PMCID: PMC2525931  PMID: 18946519
spine dynamics; N-cadherin; motility; cell adhesion; structural constraints; hippocampus
3.  Role of dynein, dynactin, and CLIP-170 interactions in LIS1 kinetochore function 
The Journal of Cell Biology  2002;156(6):959-968.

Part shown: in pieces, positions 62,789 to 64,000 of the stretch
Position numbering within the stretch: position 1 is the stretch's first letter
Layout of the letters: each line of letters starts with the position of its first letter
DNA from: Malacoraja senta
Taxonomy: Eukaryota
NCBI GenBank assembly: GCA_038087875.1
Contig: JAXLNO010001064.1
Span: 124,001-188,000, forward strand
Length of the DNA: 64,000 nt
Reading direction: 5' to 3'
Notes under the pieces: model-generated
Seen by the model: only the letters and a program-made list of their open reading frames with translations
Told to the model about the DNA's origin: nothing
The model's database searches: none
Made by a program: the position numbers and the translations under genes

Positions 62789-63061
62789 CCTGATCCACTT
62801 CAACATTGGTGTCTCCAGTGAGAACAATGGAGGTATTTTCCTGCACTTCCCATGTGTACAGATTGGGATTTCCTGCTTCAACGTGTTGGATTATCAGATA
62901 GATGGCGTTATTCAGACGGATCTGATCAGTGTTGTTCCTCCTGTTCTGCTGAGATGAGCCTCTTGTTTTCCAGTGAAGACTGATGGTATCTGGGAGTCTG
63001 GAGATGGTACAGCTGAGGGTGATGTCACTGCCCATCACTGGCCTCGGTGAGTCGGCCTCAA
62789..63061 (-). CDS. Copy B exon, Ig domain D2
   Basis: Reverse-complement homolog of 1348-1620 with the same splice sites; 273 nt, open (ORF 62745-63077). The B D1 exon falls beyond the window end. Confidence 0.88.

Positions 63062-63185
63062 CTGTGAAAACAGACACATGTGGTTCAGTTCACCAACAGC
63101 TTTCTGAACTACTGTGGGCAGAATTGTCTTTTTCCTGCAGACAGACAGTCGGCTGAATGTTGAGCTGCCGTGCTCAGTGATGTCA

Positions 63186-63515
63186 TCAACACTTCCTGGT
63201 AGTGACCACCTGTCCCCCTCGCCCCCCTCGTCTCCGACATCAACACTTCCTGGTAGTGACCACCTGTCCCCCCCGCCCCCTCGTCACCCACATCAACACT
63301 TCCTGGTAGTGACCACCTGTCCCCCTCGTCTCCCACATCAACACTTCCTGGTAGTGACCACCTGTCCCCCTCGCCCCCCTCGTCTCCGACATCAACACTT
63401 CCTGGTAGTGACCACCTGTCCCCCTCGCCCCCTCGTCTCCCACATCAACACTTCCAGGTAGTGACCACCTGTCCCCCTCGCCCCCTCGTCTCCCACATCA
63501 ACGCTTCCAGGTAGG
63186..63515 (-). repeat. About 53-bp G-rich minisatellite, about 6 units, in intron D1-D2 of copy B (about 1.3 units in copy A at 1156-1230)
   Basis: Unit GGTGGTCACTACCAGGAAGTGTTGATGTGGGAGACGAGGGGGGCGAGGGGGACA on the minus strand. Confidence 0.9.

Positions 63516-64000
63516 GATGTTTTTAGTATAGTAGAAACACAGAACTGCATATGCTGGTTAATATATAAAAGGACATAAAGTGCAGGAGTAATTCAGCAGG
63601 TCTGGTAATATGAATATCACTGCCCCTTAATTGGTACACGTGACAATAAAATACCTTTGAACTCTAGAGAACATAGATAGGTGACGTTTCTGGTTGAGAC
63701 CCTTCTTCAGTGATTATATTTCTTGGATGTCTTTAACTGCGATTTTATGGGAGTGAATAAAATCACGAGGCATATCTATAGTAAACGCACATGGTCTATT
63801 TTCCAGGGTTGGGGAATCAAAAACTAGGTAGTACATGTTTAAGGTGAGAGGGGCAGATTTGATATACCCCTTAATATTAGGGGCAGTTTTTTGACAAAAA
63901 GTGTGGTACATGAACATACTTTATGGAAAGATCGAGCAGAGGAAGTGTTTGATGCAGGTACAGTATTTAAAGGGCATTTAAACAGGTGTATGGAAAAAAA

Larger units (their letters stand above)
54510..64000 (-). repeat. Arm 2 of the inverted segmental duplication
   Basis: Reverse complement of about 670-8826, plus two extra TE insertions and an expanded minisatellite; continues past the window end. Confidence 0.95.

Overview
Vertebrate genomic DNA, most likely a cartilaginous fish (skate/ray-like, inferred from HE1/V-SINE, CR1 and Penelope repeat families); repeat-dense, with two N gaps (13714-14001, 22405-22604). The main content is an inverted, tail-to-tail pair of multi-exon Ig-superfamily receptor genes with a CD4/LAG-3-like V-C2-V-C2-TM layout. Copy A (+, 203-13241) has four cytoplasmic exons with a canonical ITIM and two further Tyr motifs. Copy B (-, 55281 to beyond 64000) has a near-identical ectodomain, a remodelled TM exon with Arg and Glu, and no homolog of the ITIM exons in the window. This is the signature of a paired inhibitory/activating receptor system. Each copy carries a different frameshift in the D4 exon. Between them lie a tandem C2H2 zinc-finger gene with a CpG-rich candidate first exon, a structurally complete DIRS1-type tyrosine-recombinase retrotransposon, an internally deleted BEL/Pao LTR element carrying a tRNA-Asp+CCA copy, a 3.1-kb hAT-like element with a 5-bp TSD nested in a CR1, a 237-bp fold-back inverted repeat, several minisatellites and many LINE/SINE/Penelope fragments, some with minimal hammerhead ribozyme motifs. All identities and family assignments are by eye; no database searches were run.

Mutations in the human LIS1 gene cause type I lissencephaly, a severe brain developmental disease involving gross disorganization of cortical neurons. In lower eukaryotes, LIS1 participates in cytoplasmic dynein-mediated nuclear migration. We previously reported that mammalian LIS1 functions in cell division and coimmunoprecipitates with cytoplasmic dynein and dynactin. We also localized LIS1 to the cell cortex and kinetochores of mitotic cells, known sites of dynein action. We now find that the COOH-terminal WD repeat region of LIS1 is sufficient for kinetochore targeting. Overexpression of this domain or full-length LIS1 displaces CLIP-170 from this site without affecting dynein and other kinetochore markers. The NH2-terminal self-association domain of LIS1 displaces endogenous LIS1 from the kinetochore, with no effect on CLIP-170, dynein, and dynactin. Displacement of the latter proteins by dynamitin overexpression, however, removes LIS1, suggesting that LIS1 binds to the kinetochore through the motor protein complexes and may interact with them directly. We find that of 12 distinct dynein and dynactin subunits, the dynein heavy and intermediate chains, as well as dynamitin, interact with the WD repeat region of LIS1 in coexpression/coimmunoprecipitation and two-hybrid assays. Within the heavy chain, interactions are with the first AAA repeat, a site strongly implicated in motor function, and the NH2-terminal cargo-binding region. Together, our data suggest a novel role for LIS1 in mediating CLIP-170–dynein interactions and in coordinating dynein cargo-binding and motor activities.